Prime Minister's National Day Message: Full speech
Published on Aug 8, 2012 6:58 PM
My Fellow Singaporeans,
We celebrate National Day amidst an unsettled world. Europe and the US face serious economic problems. Asia is doing better than other regions, but China and India are slowing down and tensions are simmering in the South China Sea.
Against this backdrop, Singapore is doing quite well. Our economy grew 1.7% in the first half of 2012 and we are on track for 1.5-2.5% growth for the year. Internationally, Singapore's standing is high, whether with emerging countries like India and China or advanced nations like the US. Domestically, we are clearing the backlog of applicants for HDB flats, building more MRT lines and upgrading our bus services. Our GST Vouchers and U-Save rebates will help lower-income households cope with inflation.
Today Singapore is a success story, but the world is not standing still. The next two decades will be very different. The emerging economies in Asia are advancing rapidly. Breakthroughs in science and technology will transform our lives. Singapore will encounter many new challenges and opportunities.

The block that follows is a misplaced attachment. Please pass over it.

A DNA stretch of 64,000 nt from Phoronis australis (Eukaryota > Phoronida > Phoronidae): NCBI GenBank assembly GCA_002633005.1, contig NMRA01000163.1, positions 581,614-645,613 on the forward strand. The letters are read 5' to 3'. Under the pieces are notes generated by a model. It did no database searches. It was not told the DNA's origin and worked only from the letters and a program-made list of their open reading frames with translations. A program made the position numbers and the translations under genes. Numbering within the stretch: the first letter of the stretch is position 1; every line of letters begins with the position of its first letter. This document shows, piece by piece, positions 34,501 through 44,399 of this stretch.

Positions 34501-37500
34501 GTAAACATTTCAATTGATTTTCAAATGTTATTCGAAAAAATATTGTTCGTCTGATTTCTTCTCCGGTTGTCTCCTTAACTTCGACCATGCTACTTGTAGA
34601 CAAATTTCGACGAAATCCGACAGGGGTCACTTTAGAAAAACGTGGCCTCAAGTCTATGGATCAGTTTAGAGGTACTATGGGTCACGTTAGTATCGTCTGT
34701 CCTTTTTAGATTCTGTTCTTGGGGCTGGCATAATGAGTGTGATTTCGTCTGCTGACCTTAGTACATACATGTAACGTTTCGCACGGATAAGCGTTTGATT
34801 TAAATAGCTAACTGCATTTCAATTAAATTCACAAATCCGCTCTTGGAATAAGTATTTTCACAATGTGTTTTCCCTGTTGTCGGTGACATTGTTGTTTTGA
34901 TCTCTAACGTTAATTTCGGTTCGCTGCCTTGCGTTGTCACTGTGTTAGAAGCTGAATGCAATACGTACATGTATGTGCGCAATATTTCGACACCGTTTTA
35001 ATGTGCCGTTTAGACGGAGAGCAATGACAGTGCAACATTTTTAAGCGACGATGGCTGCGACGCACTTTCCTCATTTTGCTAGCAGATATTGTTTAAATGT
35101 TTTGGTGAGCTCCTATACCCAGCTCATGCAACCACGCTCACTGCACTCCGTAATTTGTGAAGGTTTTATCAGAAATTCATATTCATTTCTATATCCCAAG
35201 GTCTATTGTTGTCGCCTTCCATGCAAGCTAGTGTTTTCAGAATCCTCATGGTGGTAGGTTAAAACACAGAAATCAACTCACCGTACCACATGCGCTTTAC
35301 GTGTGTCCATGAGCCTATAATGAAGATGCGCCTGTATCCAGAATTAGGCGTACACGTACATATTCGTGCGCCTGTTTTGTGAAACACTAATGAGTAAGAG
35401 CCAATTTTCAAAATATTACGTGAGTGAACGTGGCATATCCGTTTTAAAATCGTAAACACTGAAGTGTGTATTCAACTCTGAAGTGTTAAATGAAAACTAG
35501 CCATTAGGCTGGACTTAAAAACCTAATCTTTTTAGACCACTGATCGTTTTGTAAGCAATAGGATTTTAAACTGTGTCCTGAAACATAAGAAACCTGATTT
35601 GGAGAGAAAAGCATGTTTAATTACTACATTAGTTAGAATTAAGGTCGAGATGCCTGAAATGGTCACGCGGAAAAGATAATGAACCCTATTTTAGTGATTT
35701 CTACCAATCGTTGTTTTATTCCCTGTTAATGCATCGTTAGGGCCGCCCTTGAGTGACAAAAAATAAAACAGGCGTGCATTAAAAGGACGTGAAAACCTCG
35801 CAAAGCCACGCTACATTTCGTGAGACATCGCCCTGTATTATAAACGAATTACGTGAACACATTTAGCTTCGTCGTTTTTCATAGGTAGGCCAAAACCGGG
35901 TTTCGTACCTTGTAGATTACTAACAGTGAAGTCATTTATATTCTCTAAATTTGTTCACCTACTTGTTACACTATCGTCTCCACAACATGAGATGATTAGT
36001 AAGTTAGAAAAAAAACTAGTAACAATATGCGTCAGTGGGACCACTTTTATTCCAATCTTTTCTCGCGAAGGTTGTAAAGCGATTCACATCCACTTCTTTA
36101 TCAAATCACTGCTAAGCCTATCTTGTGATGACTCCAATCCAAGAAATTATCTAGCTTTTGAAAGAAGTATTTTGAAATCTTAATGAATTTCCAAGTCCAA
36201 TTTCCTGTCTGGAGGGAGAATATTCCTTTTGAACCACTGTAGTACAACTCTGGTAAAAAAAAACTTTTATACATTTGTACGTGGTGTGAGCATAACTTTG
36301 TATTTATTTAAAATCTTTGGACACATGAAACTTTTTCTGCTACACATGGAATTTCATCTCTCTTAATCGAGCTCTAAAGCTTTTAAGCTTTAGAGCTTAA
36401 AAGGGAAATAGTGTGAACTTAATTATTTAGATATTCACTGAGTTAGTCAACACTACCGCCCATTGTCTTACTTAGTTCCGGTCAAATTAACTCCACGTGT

We must ask ourselves some fundamental questions: What future do we see for Singapore? What kind of home do we want for our children? I believe all of us want to be proud to be Singaporeans, and to live in a successful country that meets our aspirations. What does this mean?
First, Singapore must always offer hope of a better future. We must always be a fair and just society which creates opportunities for all. A nurturing and open environment which gives every citizen the chance to pursue his dreams. A forward-looking community where each generation improves on what they have inherited and hands a better Singapore over to their children. This is the way to root able and enterprising Singaporeans here, and inspire all of us to keep on improving Singapore.
Singaporeans all want the best education, to fulfill their potential and be better people. We will equip them with skills and knowledge to thrive in an uncertain world. We must work with parents to bring their children to more equal starting points for primary school, through good and affordable childcare and kindergartens. We will open up more pathways in our education system, to fulfill the diverse aspirations of our young. Let us prepare every child for the test of life, not just a life of tests.